Why should price make a difference? Cousens believes: “When people are talking about spending $25,000 to $80,000 [on treatment], uncertainty about their tax rates or what’s happening next April tends to cause people to delay a little bit, if it's not completely crisis-driven.” On top of that, the general economic bad vibes surrounding both this and the 2008 election have only amplified the phenomenon, which also has been observed in the retail world. Even though it’s just a theory, Cousens has asked around in the treatment industry, and, he says, "Everybody I know is fairly slow." It’s worth nothing that rehab-admission downturns aren’t evident in conjunction with state-level or midterm election seasons, or specific legislation. It’s pretty much strictly a Presidential-contest thing.
Reader's Question: Is the portrayal of alcohol abuse on reality shows like Jersey Shore helpful, in that it puts the subject in the public eye? Or is it just exploitation?
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Gerard Butler is finally talking about his rehab experience after checking out of the Betty Ford Center eight months ago, and slashing rumors that he was being treated for alcohol abuse. The actor checked into a pain-management program for three weeks after being injured in a surfing accident while shooting the film Chasing Mavericks, which hits theaters tomorrow. "Maybe a stronger person wouldn't have needed to go," he says. "When you hear the word rehab, you think, ‘He's a mess, he's fucked up.' But I'm glad I did it. I've made a shitload of wrong decisions in my life. But I know I've made some right ones as well." Initial media reports were that Butler was in treatment for alcoholism, but the actor contends he has been booze-free for 15 years. He says he's had pain problems ever since filming war flick 300 in 2006, but that the issue got worse after filming Of Men and Mavericks. It reached a boiling point when a surfing accident left him trapped underwater for nearly a minute, and he began experiencing "visceral" flashbacks of the incident. "I was actually taking a minimal amount [of pills] when I went in," he says. "It was more about becoming a mental warrior and not letting pain bother you. The [instructor] would say, ‘I don't want to hear about your fucking MRIs or your fucking X-rays...Let's learn how to say to the pain, 'Fuck you.'"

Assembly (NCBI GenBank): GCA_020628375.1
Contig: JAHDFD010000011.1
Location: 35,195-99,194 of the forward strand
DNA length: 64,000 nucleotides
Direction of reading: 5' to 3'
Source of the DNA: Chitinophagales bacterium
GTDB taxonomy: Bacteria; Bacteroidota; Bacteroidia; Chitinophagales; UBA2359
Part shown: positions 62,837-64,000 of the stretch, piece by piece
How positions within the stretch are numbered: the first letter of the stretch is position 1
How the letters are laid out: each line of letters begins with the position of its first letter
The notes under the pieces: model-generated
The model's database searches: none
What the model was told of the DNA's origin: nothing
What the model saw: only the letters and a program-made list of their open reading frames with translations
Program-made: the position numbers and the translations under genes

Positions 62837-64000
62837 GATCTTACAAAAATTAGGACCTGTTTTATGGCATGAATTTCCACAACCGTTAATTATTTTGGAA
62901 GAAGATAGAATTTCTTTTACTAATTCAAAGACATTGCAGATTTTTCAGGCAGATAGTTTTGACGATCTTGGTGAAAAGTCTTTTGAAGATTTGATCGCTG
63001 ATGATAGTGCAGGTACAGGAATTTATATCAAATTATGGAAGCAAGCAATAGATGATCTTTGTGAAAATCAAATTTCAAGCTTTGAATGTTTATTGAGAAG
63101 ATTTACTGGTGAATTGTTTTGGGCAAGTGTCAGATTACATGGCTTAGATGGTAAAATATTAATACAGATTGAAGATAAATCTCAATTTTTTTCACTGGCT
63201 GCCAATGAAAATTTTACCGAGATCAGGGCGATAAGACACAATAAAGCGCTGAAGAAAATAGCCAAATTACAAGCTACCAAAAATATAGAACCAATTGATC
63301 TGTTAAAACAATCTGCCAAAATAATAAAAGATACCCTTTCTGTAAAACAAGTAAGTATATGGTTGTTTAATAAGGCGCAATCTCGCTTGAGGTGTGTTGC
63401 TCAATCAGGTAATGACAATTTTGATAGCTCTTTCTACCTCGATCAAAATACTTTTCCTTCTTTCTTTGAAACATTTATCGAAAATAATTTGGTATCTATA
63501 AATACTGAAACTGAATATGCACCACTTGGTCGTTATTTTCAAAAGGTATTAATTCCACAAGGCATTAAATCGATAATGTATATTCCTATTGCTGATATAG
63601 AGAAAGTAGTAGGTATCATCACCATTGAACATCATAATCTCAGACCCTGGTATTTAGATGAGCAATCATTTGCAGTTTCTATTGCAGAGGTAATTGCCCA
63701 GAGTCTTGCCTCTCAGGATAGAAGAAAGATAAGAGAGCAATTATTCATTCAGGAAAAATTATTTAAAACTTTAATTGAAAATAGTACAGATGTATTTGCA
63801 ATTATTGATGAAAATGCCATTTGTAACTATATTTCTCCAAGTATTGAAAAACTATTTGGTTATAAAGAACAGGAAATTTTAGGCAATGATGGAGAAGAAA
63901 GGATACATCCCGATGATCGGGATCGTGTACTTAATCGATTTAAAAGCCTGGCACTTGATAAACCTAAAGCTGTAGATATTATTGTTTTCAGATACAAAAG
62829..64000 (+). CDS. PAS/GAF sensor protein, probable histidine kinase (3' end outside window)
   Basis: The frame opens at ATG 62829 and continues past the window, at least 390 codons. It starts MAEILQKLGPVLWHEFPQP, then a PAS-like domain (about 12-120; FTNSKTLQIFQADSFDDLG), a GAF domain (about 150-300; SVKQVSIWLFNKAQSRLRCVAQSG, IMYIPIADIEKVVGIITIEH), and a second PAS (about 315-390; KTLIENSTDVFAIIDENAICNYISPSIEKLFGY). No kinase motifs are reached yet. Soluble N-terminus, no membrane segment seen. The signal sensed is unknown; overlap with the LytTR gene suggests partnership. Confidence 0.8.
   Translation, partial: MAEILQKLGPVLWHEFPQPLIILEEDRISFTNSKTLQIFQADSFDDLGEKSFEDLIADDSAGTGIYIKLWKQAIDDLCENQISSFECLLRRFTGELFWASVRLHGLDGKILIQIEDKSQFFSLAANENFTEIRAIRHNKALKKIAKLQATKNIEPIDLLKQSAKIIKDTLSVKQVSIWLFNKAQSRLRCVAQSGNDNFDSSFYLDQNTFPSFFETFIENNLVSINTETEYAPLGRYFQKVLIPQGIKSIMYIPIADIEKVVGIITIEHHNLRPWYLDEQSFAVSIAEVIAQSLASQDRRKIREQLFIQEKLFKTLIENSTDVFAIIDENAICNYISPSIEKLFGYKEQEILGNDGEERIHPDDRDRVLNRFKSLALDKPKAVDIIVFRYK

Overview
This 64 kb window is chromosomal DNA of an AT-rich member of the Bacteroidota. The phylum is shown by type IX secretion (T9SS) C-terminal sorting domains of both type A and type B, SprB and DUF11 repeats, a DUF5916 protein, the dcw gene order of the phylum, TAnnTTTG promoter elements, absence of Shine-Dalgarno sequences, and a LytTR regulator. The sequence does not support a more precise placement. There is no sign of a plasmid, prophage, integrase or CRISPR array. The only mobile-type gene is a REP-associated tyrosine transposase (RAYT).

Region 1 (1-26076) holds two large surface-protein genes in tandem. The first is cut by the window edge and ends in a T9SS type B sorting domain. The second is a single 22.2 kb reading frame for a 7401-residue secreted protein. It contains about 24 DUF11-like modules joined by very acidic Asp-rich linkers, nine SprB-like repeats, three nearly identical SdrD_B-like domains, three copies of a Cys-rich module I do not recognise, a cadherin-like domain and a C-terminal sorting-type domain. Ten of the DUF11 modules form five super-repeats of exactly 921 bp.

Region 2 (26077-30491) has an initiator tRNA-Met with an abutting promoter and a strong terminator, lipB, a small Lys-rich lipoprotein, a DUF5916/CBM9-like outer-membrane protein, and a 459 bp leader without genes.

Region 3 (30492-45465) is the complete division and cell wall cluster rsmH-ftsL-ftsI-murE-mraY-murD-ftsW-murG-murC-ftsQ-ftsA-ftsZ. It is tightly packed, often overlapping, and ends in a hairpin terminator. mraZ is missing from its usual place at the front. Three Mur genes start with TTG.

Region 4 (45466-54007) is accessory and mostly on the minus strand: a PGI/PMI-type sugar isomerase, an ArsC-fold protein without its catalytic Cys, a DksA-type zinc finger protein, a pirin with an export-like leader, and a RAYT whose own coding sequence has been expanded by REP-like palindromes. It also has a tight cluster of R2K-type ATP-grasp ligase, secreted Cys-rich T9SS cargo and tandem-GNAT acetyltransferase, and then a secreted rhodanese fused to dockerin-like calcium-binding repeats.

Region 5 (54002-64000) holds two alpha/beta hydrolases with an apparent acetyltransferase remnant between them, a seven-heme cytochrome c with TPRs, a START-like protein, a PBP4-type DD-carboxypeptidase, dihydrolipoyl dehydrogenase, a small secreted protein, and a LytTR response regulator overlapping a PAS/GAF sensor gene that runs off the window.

The Colombian government will hold new peace talks with the rebels of the Revolutionary Armed Forces of Colombia (FARC) in hopes of ending a drug trade-fueled civil war that's lasted nearly 50 years. The last negotiations took place in the late '90s, when former President Andres Pastrana awarded FARC a Switzerland-sized haven of jungle which the group subsequently used to train troops and traffic drugs. But FARC membership has since fallen from 17,000 to 9,000, and many of their leaders have been killed—while the strength of the Colombian army is at an all-time high. The government's goal is to get the revolutionary group to lay down its weapons (which the FARC is reportedly willing to do) and dismantle a criminal enterprise that transports upwards of 60% of the cocaine brought into the US. “The trick is to get the guy who is in charge of a front that’s getting tens of millions of dollars a year, has a lot of local power and is doing business [with other traffickers] to actually give it up,” says Adam Isacson, a senior associate of the Washington Office on Latin America.
The FARC's commander, who took over late last year and uses the alias Timochenko, has a $5 million bounty on his head in the US, due to allegedly helping to set the group's policies for “the production, manufacture and distribution of hundreds of tons of cocaine,” and his involvement in hundreds of killings. A successful peace deal would likely see FARC members avoid prison for their crimes—something that many in Colombia vehemently oppose. “I am concerned that the president is being fooled by the FARC," says Colombian senator Jose Dario Salazar. "If the government is winning the war, why sit down as equals at a table?"